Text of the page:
Ecological risk assessment of the effects of neonicotinoid insecticides on northern bobwhites (Colinus virginianus) in the South Texas Plains Ecoregion
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Neonicotinoid insecticides are among the latest class of insecticides that can have harmful effects on birds. Approximately 30 000 kg of neonicotinoid insecticides are applied annually to 429 100 ha of row-crop fields within the South Texas Plains Ecoregion, Texas, USA. Various studies have demonstrated that treated seeds can be highly toxic to northern bobwhites, with the consumption of only 20 corn seeds causing a fatality. Similarly, other studies have indicated that neonicotinoid insecticides can reduce arthropod populations-a substantial prey base for northern bobwhites, especially during the breeding season-by approximately 60%. Our objective was to conduct an ecological risk assessment of neonicotinoid insecticides' impact on northern bobwhite (Colinus virginianus) populations in the South Texas Plains Ecoregion. We estimated that juvenile and adult northern bobwhites could intake from 7.32 to 27.0 mg/kg/day and from 10.0 to 37.5 mg/kg/day of neonicotinoid insecticides, respectively, which can cause adverse effects on growth, reproductive output, and long-term survival. Our study determined that the application of 30 000 kg of neonicotinoid insecticides annually in the South Texas Plains Ecoregion harms the region's northern bobwhite that are exposed to neonicotinoids. Integr Environ Assess Manag 2021;00:1-12. © 2021 SETAC.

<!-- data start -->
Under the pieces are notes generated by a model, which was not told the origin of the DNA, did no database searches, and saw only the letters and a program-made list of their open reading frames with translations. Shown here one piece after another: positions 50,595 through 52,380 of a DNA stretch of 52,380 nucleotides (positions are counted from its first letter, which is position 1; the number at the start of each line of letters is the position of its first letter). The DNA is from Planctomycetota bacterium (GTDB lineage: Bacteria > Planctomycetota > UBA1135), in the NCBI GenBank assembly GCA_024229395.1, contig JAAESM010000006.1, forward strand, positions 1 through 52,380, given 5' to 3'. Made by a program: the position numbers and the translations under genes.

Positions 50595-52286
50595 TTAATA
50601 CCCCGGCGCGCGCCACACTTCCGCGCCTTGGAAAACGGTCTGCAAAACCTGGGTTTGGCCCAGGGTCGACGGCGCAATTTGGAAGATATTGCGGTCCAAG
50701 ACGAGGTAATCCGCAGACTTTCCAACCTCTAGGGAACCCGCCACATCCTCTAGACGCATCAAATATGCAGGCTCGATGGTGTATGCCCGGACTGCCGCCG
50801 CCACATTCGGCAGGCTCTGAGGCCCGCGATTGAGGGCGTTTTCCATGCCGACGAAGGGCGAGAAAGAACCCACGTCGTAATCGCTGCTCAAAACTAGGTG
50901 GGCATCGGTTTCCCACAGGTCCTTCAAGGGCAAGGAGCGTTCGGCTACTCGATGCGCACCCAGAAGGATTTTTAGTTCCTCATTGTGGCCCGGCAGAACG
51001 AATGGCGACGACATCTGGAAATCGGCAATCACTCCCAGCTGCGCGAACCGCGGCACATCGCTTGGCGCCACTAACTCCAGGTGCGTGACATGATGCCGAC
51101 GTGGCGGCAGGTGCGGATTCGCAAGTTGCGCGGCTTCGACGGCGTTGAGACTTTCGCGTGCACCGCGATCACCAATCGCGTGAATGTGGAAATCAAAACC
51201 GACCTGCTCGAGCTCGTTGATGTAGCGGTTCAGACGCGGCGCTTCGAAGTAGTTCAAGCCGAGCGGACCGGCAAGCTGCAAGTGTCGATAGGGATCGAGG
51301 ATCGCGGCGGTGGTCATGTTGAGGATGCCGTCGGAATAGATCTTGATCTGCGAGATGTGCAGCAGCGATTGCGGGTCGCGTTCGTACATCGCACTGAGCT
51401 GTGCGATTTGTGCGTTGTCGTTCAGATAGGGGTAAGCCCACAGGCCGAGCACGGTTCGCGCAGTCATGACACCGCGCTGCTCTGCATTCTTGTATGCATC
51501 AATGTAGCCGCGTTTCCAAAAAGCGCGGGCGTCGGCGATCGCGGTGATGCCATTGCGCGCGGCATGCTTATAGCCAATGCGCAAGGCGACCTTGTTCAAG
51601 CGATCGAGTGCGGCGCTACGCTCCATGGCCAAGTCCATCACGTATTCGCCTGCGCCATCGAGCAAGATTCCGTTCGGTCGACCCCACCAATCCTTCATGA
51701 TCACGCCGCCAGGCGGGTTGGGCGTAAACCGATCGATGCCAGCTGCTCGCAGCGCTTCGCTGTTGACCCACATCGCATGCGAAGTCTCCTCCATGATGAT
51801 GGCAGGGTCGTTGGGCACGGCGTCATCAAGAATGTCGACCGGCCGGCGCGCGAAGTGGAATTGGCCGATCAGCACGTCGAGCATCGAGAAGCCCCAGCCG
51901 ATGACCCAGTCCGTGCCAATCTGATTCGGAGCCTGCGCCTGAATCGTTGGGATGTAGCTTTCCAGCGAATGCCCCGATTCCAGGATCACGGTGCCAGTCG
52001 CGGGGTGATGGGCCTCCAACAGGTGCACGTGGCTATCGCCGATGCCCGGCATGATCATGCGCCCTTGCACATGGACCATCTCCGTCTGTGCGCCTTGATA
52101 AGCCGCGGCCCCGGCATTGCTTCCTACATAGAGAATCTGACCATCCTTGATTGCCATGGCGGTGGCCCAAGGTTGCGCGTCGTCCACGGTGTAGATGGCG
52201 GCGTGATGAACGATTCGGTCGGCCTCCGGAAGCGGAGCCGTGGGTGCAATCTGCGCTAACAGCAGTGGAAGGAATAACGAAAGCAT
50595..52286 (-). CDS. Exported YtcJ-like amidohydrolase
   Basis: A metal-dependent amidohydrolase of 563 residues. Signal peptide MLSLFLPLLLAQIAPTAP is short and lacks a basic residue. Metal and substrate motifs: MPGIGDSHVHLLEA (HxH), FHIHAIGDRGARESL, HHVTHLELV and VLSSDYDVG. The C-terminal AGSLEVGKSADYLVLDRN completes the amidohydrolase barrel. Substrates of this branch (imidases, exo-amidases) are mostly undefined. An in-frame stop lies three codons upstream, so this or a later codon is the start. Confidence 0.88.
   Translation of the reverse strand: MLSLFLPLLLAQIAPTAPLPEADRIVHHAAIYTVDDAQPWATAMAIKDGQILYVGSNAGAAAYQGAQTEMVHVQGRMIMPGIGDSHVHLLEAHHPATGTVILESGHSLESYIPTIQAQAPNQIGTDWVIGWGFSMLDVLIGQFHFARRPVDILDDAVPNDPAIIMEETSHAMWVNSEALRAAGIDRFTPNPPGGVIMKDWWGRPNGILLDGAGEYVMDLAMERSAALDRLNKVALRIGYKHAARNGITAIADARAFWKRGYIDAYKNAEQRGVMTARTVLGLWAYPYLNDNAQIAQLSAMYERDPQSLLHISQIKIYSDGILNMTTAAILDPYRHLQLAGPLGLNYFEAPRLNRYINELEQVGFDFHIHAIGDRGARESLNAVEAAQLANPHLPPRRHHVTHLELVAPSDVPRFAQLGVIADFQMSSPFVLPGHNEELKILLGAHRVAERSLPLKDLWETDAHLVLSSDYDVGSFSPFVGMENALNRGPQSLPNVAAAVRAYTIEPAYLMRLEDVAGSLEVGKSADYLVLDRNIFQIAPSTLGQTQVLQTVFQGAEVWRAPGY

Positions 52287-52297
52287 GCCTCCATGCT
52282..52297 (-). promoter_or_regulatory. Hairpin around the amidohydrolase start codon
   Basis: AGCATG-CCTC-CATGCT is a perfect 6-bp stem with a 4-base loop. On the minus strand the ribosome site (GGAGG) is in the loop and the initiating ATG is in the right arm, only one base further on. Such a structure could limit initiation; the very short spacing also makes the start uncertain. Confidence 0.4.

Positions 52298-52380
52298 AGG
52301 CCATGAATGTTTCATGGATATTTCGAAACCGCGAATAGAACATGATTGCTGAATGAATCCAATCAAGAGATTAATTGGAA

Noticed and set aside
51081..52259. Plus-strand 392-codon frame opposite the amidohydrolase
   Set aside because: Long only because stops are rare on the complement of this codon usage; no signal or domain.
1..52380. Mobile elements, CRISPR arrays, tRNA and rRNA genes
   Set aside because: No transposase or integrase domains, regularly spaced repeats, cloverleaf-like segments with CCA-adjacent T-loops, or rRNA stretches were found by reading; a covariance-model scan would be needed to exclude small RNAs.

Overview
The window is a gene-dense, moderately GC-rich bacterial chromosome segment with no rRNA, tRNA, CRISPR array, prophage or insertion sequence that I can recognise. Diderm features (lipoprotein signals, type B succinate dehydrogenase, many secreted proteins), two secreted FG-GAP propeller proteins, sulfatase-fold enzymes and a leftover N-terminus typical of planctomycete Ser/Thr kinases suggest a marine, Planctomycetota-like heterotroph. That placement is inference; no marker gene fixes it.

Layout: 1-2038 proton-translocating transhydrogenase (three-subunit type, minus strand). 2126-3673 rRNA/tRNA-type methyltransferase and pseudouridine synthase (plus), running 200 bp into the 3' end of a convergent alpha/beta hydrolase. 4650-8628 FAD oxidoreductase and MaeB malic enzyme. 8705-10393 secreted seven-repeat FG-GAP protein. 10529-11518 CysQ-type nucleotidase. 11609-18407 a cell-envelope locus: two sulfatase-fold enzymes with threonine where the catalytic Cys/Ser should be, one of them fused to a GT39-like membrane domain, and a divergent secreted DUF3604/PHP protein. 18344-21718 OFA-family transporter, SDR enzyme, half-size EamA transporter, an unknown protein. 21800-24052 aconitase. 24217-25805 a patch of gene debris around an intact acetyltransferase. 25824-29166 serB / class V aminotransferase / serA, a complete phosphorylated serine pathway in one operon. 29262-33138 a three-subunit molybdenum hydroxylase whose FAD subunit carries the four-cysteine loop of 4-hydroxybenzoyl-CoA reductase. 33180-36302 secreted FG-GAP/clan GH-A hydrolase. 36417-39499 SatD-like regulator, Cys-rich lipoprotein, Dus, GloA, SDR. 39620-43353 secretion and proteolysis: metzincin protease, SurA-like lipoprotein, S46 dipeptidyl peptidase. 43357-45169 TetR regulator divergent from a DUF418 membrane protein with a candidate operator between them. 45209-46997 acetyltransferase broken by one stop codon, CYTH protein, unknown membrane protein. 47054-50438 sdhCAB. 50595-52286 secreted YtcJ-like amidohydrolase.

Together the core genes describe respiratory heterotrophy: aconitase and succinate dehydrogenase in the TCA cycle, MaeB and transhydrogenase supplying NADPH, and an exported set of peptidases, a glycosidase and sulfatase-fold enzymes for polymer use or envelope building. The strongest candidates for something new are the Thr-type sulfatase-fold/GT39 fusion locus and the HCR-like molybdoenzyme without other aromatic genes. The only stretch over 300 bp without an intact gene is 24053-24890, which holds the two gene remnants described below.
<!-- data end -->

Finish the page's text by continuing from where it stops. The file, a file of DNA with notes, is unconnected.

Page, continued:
author list (cited authors)
Sabin, L. B., & Mora, M. A.
complete list of authors
Sabin, Laura Beth||Mora, Miguel A